LinuxNiche

The ramblings of a Linux geek

Mar 3, 2009 - 5 minute read - Comments - Linux

Welcome back!

In this post I’m going to take a look at WinFF and Hyper Video Converter.  In my Arch Linux post I detailed my many problems getting a decent video converter to work right in Arch Linux and on the Acer Aspire One.

In all of the big all-in-one packages: OGMRip, dvd::rip, AcidRip, HandBrake, etc.  I ran into one problem after the other.

OGMRip would seem to start, but on two different DVD’s it never finished.  It died sometime in the middle of the rip.  AcidRip did not support H.264 out of the box, and queueing files could have been easier.  OTOH: once I fixed AcidRip to work with H.264 the resulting file was in excellent condition.  See my Arch Linux post on what I did there.

dvd::rip worked great on Ubuntu, except that once again H.264 support was lacking in the default ffmpeg compile.  Since I had intrepid, and there was no easy way to get H.264 support without re-compiling, I went with Arch.  Arch Linux’s ffmpeg supports H.264 perfectly, and everything seems to run.. until you realize dvd::rip freezes at about 70% ripping but the log file says “Title 1 finished”.  Encoding after that invariably gave me async audio.

At this point I decided I was probably going to have to do this by hand, but a new google search popped into my head: ffmpeg frontends.  I also searched for anything with ffmpeg in it in my repositories on arch.  I used the Yaourt package on Arch which allows you to search the user contributed repositories, and not just the normal Pacman repo’s.

In there I found hypervc-qt4:

hypervc

I show the settings I used in this screenshot.  H.264, avi, aac, default, 1500 kbits, 128 Kbits, 16:9, default, default.

This has produced decent quality for me.  The nice thing about this is that you first create the command, which shows in a small window on the bottom and you can from there either run the command manually or click the “convert” button.  You can also simply add multiple video files (including vob) into the top and it will encode each of them in batch operation.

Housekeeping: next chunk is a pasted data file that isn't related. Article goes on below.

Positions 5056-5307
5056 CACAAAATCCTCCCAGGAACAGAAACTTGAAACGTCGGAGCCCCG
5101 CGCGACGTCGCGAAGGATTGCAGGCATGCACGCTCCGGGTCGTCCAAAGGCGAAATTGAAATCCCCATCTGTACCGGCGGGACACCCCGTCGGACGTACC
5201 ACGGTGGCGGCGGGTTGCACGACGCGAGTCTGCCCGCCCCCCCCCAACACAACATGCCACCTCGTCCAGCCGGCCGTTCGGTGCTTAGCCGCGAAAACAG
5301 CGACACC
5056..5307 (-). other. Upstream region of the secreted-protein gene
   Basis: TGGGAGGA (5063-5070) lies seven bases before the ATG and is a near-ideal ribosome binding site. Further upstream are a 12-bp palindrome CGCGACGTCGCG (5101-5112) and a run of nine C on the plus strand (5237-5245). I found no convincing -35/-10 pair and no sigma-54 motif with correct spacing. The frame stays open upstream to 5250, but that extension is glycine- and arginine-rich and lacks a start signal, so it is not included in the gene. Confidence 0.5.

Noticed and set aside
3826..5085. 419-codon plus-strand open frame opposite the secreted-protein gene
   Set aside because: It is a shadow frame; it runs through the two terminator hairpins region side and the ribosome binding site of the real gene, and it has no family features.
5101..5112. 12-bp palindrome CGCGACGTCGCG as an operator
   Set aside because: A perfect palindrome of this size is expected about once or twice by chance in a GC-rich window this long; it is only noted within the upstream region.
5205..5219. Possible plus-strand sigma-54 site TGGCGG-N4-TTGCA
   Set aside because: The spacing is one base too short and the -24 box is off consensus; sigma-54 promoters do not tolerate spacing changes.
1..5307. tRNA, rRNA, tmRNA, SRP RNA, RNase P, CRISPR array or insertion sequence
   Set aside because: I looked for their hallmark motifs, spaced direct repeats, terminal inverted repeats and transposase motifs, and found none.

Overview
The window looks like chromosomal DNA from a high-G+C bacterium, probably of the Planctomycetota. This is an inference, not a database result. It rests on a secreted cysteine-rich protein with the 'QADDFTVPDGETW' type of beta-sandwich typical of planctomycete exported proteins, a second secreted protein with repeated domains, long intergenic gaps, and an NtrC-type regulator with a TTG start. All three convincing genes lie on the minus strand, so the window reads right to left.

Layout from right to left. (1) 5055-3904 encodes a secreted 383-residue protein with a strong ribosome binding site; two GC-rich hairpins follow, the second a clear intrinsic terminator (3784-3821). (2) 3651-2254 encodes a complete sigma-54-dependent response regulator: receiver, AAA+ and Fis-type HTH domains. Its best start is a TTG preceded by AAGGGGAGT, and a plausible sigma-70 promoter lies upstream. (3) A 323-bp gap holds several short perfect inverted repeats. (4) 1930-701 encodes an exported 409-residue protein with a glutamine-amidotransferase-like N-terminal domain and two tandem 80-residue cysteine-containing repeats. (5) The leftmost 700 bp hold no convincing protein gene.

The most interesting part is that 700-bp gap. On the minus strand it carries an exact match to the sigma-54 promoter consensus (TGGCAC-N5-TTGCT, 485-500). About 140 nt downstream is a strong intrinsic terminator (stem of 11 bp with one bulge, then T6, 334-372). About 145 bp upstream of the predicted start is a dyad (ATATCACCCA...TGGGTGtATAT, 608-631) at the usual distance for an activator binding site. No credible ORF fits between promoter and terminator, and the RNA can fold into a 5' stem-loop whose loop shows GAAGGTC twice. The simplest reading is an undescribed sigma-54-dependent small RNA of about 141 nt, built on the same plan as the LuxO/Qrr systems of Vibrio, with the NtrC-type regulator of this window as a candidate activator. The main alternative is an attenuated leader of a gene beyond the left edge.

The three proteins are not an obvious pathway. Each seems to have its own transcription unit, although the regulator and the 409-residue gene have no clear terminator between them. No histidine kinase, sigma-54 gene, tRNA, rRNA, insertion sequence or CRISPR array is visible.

Note:  It does not join them, putting 4 vob’s of the same movie will result in 4 avi files.   You need to first join the vob files together in some manner like:

cat My_Totally_Legal_Movie-001.vob My_Totally_Legal_Movie-002.vob > My_Totally_Legal_Movie.vob

Which I have done, but I have not yet encoded and watched a movie I did like that so I can’t guarantee it’ll work.  It appears to while playing the vob in mplayer though.

Anyway, the reason getting the commands is so nice is you can setup a NFS share on your netbook, mount it on any other Linux Box laying around your house (since we all use Linux now right? :D) and then run the command on that machine.  Allowing you to encode more than one movie at a time.

Another program I came across in WinFF:

winff

This one came with tons of default Presets.  I selected the MP4 option and it defaulted to using H.264.  Unfortunately, the one file I did using this program came out with no sound.  Not sure what happened there but didn’t look too deep into it since I had an alternative already ready.